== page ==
Ravi Singh has been in real estate for 15 years.
His team, The Connexus Group at RE/MAX Hallmark Realty, has a wealth of experience when it comes to understanding the ebb and flow of the market. Singh himself also understands the real value offering that a realtor should present to a seller, which makes him the perfect agent to answer this week's question.
What happens if your home doesn't sell within your listing agreement timeline?
If your home has not sold during the specified dates in your listing agreement -- say it's a 90-day listing agreement -- it's telling you information about the market at that time. It's telling you that despite bringing the property to MLS and exposing it to the public and an agent network of over 55,000 agents, for whatever reason, your home did not come to a successful sale. That is likely to be a function of one of three things:
- Where the house was priced
- How the house was promoted and exposed
- The condition of the the house
All three of these are in your control. You can control exposing the property well and the best way to do that is to bring it to the open market through realtor.ca, through MLS, and through a proven realtor.
The second, which is a little more difficult, is how the home has been packaged and presented. Some of the things that may change that are: How was the home staged? Was the home properly cleaned? Was it landscaped? Did the home require any upgrades or finishes? Are there any deficiencies that should have been assessed? Is there anything in the house, in terms of the actual product, that can be changed?
Lastly, and most importantly, if you're in a hyper-sellers' market where the absorption rate is very high, where, like Toronto, people are buying homes and yours is not being bought, it may just be a function of how the house has been priced. Even the best marketer and realtor in the world, doing the best job at promoting your home and getting it looking in its best state, won't be able to sell it if it's not priced well.
Realtors have an obligation to the public, to the industry, and to their clients to not overprice listings to the point that they're not logical (and is in even misguided). I see realtors as the guardians of our industry, and we need to make sure that when we're advising our clients about bringing a property to market that we are giving them the right expectations.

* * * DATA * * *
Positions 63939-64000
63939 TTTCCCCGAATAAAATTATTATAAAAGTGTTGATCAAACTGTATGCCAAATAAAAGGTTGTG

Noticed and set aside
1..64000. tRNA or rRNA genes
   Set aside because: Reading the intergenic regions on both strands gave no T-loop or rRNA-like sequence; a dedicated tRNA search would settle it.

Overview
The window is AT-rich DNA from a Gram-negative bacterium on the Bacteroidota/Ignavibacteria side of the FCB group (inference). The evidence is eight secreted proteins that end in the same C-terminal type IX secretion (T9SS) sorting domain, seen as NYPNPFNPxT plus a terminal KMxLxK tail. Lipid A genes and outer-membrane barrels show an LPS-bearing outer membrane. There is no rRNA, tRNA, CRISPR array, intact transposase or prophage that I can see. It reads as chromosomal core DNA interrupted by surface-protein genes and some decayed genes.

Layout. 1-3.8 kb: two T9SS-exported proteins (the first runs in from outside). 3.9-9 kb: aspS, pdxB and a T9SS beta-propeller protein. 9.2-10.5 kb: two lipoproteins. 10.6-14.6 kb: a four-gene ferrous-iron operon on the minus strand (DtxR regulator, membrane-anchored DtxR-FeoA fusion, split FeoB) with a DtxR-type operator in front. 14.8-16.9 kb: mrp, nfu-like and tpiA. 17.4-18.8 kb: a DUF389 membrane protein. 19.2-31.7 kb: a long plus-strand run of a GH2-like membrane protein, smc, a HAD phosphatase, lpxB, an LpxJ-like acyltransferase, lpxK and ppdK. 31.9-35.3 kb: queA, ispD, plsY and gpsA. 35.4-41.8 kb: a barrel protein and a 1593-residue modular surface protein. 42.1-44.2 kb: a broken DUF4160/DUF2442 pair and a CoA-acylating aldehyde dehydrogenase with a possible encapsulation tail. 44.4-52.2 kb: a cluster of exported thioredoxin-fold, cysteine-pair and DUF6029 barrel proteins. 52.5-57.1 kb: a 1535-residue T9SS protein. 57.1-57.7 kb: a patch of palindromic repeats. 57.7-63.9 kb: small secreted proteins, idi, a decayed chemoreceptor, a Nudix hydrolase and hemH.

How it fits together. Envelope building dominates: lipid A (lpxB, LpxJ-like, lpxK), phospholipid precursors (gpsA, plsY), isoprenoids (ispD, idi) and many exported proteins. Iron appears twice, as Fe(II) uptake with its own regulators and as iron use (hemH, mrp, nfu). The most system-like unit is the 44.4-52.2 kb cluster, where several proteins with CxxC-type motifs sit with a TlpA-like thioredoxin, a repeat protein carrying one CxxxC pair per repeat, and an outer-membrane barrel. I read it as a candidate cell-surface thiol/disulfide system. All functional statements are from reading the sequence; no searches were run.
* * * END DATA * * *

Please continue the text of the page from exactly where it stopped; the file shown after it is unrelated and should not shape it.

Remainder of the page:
Really and truly, agents, or anyone who is selling a property, need to come with the proper piece of the puzzle. In my experience, that means you have to have someone who's really in tune with the market, you have to have someone who has the right marketing tools – digital, print, in-person, agent-to-agent, agent-to-public – to engage with target buyers. Then, you need someone who's doing the follow-up – that's the sales component. They are working to follow-up on leads, capture an audience, and if someone's on the fence, trying to get them off the fence with an offer.
There are a lot of great agents out there. But if you're not feeling you're getting the level of communication and results that you're looking for (and you're priced properly), then you need to look at who's listing your home and figure out if there's a better option out there for you.
If the price is the issue, that has to be discussed. It goes without saying that if you're getting the feedback that it's priced wrong, your agent should be telling you this. Your agent should also be collecting input from people either looking at the house, especially if they're objecting to the price. It's the realtor's job to advise the client on these things. You should never be in a situation where the communication is poor and you're reaching out to get answers. The realtor should be readily providing you with answers regarding the price.
Let's say you're selling your house and it has been listed for 90 days, which has you starting to wonder – why is it not selling? If the agent has done their job – they brought it to market, have had people through, and collected good feedback – their next responsibility is going to be to let you know if you're overpriced. We're in a sellers' market. There's no problem trying a price that might be a little high. But if you're not sold and you're hitting that 90-day market, the market is telling you something.
A lot has to do with your motivation as a seller. If you're looking for a certain price and you don't care when you get it, it might take another year before the market gets to where you want to be. If you're moving because you need to be somewhere else by a certain date, that's totally different and you need to change your strategy or reduce the price. The only time you should take it off the market and put it back on after a period of time is if you can actually afford to wait for a certain price.
Our job as realtors is to make sure the seller's expectations are appropriately set.
This interview was edited for both time and clarity.